First of all, where have I been? I haven’t blogged in several weeks, but there is a good explanation: I just finished writing my second book, and I’m really excited about it!  It’s entitled Becoming Remarkable: Creating a Dental Practice That Everyone Talks About.  It will first be released at CEREC 30 in Las Vegas on September 17th, and then available for purchase after that.

So, on to the topic at hand. You may find that sometimes you will post something on your practice Facebook page and a patient may have a comment you don’t appreciate, or that you find taints the positive impact of the post.  What should you do? Respond? Delete it? Ignore it?

If you’ve been following me at all, you know I’m not going to recommend ignoring it. NEVER ignore a negative comment.  Now, as far as deleting it, that depends on whether it’s something nasty or insulting or inappropriate in some way.  If it is, then you just go to the little “x” on the right of the comment and remove it.  But remember that by doing so you are inviting the person to comment again. If they do, I would just remove the post altogether.

But what if it merits a response?  That’s trickier.  So let me tell you a story which, by way of example, has several key lessons in it with regard to Facebook.

A dentist friend of mine wrote to me about this exact problem.  First let me say that she does an amazing job of building a culture in her practice, and also does Facebook very well.  She is always doing fun events for her team members, from group pedicures to mini-vacations.  And she knows how to stage them as well.  One day she came to work with a new Coach handbag and was making a bit of a deal about showing it off to her team.  They were admiring it, but she knew that there was a bit of “I’m glad you can afford that,” as an undercurrent.  She was setting them up perfectly without them knowing it.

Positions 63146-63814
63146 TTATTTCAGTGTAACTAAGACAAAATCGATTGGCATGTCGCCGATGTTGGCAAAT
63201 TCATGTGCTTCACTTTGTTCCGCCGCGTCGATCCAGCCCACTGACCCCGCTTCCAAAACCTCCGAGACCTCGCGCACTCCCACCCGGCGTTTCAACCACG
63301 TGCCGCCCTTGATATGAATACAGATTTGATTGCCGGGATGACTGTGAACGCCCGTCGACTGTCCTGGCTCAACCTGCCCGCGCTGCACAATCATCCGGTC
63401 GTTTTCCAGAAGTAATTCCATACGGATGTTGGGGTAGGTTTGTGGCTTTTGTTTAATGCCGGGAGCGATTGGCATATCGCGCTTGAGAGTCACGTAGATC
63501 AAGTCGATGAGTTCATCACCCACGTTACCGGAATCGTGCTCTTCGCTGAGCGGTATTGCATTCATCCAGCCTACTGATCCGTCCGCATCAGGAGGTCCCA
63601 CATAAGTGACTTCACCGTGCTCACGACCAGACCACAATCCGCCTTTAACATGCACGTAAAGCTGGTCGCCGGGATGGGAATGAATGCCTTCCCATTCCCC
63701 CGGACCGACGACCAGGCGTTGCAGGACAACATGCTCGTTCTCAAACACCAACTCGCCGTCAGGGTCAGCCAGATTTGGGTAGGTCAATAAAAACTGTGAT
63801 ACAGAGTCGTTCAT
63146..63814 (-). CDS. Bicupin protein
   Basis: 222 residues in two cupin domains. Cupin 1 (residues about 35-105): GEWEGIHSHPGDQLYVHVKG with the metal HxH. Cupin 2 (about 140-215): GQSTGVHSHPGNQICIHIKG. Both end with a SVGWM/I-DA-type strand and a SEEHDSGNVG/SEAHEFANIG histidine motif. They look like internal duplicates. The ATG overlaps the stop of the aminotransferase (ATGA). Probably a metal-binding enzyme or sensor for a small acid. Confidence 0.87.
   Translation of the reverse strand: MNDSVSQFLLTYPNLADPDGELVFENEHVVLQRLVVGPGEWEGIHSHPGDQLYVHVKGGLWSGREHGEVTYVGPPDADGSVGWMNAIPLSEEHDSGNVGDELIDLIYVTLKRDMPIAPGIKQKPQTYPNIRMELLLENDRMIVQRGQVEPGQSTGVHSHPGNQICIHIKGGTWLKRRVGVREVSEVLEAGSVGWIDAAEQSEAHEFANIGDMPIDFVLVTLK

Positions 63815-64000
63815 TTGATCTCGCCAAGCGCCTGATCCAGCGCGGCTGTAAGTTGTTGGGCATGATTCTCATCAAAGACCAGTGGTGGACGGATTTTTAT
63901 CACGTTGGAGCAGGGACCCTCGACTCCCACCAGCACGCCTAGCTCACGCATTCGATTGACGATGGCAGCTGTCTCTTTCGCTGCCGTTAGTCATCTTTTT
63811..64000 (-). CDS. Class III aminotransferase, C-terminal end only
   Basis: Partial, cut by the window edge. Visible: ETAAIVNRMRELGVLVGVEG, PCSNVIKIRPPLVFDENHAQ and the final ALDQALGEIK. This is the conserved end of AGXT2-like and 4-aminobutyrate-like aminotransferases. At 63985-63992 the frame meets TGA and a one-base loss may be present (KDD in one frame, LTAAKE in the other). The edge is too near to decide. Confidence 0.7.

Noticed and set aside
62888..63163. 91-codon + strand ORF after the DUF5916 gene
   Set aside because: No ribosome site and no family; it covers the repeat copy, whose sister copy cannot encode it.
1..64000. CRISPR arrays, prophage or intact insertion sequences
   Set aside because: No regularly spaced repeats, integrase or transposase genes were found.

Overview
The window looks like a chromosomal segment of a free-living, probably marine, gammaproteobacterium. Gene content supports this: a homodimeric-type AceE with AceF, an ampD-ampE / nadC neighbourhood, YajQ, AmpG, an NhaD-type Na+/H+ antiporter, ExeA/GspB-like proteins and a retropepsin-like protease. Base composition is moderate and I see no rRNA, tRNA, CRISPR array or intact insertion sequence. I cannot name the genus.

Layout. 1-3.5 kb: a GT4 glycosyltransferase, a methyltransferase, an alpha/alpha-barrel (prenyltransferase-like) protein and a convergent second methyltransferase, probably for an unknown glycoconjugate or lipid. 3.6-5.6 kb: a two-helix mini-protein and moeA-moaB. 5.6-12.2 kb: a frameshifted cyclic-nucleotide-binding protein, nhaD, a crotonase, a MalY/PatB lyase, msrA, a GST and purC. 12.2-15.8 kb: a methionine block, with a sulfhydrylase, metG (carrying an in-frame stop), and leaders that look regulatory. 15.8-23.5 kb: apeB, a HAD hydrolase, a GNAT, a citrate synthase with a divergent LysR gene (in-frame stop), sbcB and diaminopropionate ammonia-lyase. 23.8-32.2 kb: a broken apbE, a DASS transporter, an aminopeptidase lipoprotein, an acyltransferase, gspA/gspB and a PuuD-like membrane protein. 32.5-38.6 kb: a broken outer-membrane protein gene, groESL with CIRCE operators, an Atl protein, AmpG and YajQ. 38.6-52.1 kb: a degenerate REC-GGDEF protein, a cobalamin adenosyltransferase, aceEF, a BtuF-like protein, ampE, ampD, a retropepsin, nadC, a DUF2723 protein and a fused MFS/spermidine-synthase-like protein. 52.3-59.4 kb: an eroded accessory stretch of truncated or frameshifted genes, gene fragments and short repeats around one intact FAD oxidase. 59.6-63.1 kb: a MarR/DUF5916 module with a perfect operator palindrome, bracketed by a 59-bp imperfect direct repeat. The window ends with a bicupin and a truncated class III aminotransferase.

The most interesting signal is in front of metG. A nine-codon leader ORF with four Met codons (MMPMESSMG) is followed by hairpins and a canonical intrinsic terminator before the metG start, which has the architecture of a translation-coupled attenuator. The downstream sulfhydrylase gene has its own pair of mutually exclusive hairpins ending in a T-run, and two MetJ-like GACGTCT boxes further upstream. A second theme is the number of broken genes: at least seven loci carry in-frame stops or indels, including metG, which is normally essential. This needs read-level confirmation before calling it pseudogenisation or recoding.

That night there was a team dinner and as each of them showed up they were given a number.  They were not aware that the number was based on seniority.  She was still sporting the Coach handbag as they all sat for dinner, and there was some joking from a few of the team, like, “When will we get ours?”

“Actually,” she told them, “I’m glad you asked.” Her husband, meanwhile, who manages the practice, had set up a separate table earlier, with a tablecloth draped over something, and he stepped over and revealed a row of brand new Coach handbags.

“Those numbers that you have? You get to go up in order and pick your own bag,” my friend told them.

Of course, the crew went wild with excitement.  My dentist friend made sure to document the whole experience, and then the next day she posted a photo on Facebook and explained the team reward.  Herein lies the lesson.

There were many positive comments and likes on the post, but one patient felt the need to make this remark: “I think you are a good orthodontist, but it is upsetting to see your staff get Coach bags when I am struggling to pay my orthodontics bill. They work hard but so do I.”

In this person’s world, no employee should be rewarded, and discounts should be passed on to the struggling consumer.  Ironically, (and typically), this person was already getting a discount and a special payment accommodation, but still felt the team was being enriched to her detriment.

The team, as you might expect, was indignant about this comment, and will no doubt not feel as warmly toward this patient on her next visit.  But my friend responded perfectly, as you can see below: